9 Commonly Confused Pairs_8



Insolate and insulate are the hottest words on this maddening list. Insolate is derived from the Latin word insolare meaning "to place in the sun." In English the word refers to, you guessed it, an exposure to the sun's rays. Insulate involves using various materials to prevent the leakage of heat. Insolate to get warm and insulate to stay warm!


  (ĭn′sō-lāt′, ĭn-sō′-)
tr.v. in·so·lat·edin·so·lat·ingin·so·lates
To expose to sunlight.

[Latin īnsōlāre, īnsōlāt- : in-in; see sōl in Indo-European roots.]


1. (tr) to expose to sunlight, as for bleaching
[C17: from Latin insōlāre to place in the sun, from in-² + sōl sun]



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  (ĭn′sə-lāt′, ĭns′yə-)
tr.v. in·su·lat·edin·su·lat·ingin·su·lates
1. To prevent the passage of heat, electricity, or sound into or out of, especially by surrounding or covering with a nonconducting material: insulate an attic.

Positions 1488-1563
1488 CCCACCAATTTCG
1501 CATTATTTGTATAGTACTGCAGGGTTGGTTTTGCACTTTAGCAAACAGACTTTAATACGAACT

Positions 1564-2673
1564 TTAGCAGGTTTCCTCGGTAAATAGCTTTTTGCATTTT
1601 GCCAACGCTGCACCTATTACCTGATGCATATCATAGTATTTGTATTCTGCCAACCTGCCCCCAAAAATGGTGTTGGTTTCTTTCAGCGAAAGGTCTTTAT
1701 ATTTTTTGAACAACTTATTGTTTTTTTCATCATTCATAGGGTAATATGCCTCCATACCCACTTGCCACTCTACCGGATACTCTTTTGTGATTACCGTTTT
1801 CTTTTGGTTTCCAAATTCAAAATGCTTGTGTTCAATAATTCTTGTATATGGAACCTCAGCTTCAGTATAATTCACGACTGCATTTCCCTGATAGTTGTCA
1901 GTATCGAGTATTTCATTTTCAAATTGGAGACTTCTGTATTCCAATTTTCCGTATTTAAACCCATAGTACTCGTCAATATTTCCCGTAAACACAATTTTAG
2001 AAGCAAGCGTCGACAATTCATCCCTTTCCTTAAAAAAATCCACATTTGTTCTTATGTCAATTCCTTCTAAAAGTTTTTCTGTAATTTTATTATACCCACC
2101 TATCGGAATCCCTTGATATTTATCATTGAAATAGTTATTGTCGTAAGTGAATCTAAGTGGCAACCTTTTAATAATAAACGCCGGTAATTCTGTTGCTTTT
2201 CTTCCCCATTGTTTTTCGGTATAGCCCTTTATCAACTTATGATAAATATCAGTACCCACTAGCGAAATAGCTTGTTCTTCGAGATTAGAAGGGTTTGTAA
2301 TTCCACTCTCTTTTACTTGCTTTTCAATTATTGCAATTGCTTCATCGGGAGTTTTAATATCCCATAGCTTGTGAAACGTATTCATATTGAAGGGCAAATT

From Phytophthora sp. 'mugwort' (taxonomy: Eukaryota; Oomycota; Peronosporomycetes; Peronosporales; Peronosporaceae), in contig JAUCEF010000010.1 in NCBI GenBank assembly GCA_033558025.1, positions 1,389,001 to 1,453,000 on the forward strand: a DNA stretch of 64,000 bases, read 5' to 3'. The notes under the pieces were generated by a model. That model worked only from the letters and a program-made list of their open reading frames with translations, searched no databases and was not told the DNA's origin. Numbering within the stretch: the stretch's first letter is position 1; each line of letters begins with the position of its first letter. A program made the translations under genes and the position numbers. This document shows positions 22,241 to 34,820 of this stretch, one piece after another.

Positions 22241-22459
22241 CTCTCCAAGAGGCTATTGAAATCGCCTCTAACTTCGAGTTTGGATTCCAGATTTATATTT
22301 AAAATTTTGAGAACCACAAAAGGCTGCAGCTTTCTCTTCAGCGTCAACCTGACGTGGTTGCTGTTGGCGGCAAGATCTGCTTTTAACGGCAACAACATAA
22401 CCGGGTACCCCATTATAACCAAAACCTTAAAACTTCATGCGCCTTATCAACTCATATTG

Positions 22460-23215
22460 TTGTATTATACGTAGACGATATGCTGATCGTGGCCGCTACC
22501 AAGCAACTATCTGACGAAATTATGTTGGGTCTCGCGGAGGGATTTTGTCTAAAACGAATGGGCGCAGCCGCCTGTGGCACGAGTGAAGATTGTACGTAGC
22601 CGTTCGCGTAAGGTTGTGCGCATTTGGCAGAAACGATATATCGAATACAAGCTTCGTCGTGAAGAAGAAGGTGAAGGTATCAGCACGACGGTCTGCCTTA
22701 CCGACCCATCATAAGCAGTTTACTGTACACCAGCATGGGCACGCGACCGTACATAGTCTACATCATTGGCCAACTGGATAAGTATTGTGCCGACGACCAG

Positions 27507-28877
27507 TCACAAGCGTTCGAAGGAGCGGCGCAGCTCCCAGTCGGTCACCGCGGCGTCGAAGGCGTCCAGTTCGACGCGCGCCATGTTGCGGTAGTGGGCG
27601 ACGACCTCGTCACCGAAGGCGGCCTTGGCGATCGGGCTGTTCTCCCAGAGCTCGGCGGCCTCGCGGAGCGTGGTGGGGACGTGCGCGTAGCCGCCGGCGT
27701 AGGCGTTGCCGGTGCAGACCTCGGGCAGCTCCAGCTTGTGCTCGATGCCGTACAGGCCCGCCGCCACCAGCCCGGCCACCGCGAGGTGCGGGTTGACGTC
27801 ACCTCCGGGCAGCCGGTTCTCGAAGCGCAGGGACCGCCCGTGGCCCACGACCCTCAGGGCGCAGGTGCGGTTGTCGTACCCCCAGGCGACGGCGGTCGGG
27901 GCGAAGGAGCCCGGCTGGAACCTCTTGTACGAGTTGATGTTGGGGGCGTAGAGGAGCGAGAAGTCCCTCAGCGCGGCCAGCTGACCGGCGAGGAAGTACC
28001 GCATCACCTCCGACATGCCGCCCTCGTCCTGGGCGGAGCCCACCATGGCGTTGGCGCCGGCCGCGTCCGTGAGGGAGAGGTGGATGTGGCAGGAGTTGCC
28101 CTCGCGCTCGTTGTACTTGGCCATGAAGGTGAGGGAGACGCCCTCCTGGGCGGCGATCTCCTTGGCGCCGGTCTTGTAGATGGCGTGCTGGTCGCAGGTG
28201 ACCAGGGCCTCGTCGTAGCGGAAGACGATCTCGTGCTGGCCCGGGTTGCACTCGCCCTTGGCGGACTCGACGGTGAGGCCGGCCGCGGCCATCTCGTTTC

2. To cause to be in a detached or isolated position. See Synonyms at isolate.

[Latin īnsulaisland + -ate.]


vb (tr)
1. (General Physics) to prevent or reduce the transmission of electricity, heat, or sound to or from (a body, device, or region) by surrounding with a nonconducting material
2. to isolate or detach
[C16: from Late Latin insulātus: made into an island]


 (ˈɪn səˌleɪt, ˈɪns yə-) 

v.t. -lat•ed, -lat•ing.
1. to cover, line, or separate with a material that prevents or reduces the passage, transfer, or leakage of heat, electricity, or sound.
2. to place in an isolated or protected situation.
[1530–40; < Latin insulātus made into an island. See insular-ate1]
in′su•la`tive, adj.


To cover or surround with a material that prevents the loss or transfer of heat, electricity, or sound: We insulated our attic to keep out the cold.

insulation noun
insulator noun


Past participle: insulated
Gerund: insulating